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The Mini

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The Mini was first launched in 1959 and has become a motoring icon. Andy Goundry charts its development.

The original Mini, launched way back in 1959, took the world by storm, being taken to people’s hearts in a way unique in motoring history. It found favour with every age group, became a motor sport legend, and even found itself starring in the 1970’s film, the ‘Italian Job’, considered even today by many motoring aficionados to be the very best film, ever. Indeed, its very name soon became a byword for anything chic, diminutive and stylish – just think ‘miniskirt’.

However, after a long and successful 42-year production run of over 5½ million cars, by 2000 Mini sales were declining, and a replacement was inevitable.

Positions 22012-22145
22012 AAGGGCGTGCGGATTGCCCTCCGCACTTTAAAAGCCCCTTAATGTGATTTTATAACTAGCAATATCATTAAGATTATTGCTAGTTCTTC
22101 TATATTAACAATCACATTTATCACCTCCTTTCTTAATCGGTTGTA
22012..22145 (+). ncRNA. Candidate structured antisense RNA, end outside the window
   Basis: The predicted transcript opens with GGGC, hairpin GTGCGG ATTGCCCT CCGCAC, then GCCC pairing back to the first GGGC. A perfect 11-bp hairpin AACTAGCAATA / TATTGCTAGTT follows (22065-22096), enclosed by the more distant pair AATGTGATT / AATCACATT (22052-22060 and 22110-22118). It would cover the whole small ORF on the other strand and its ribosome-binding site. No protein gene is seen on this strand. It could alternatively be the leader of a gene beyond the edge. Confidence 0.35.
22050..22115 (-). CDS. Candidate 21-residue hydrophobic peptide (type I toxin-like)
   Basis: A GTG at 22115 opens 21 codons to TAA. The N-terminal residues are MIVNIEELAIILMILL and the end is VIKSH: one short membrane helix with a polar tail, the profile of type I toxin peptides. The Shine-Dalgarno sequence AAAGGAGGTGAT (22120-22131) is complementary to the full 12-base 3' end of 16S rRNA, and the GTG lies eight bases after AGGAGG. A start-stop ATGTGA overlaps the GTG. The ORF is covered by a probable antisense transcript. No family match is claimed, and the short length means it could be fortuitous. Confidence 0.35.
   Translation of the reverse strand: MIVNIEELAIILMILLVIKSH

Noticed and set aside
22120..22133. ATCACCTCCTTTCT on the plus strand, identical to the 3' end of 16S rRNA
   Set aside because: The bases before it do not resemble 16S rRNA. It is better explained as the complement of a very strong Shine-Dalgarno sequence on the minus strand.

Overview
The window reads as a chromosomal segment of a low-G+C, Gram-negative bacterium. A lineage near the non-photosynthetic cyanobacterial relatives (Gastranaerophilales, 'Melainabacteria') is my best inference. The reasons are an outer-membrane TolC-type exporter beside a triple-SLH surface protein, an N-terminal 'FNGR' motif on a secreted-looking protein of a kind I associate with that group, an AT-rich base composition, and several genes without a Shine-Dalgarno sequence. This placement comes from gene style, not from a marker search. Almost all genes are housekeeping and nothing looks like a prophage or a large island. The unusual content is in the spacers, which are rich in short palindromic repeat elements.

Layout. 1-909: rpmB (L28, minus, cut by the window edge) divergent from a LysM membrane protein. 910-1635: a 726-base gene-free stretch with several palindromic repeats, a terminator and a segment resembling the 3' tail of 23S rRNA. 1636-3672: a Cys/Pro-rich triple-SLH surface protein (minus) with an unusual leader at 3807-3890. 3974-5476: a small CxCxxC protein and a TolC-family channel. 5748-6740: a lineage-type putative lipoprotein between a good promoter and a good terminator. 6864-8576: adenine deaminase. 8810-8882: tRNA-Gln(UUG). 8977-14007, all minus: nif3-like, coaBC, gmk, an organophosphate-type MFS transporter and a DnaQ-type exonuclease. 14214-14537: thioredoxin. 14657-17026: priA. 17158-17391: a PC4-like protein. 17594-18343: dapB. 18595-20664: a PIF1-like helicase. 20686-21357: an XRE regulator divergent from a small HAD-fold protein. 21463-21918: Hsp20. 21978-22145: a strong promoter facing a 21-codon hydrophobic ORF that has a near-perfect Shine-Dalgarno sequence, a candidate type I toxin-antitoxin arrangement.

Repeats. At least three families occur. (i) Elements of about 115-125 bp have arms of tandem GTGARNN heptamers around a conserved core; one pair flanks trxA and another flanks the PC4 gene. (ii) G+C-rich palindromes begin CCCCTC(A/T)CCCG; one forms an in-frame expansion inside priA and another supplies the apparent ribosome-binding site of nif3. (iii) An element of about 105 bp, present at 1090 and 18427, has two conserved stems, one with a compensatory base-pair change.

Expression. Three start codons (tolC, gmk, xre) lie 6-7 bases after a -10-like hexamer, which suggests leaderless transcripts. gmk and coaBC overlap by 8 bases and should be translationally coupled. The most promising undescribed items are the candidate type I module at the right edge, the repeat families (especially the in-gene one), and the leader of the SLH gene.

By then owned by BMW, this gave the car’s manufacturer a challenge. Should they break from tradition, or seek to capitalise on the world’s love of the little car by introducing an updated version? In the event, they combined the best elements of both options, creating in the new MINI a car which was still recognisably a Mini, continuing many of the styling features of the original, but now underpinned by thoroughly modern engineering and quality measures. Some of these, in truth, were long overdue. Not even its best friend could have described the original car’s comfort levels as class-leading, but the new version changed all that. Although slightly bigger than the original 1959 version, the new MINI introduced new standards of driver and passenger luxury accompanied, increasingly importantly, by much improved safety thanks to measures such as the immeasurably stronger bodywork.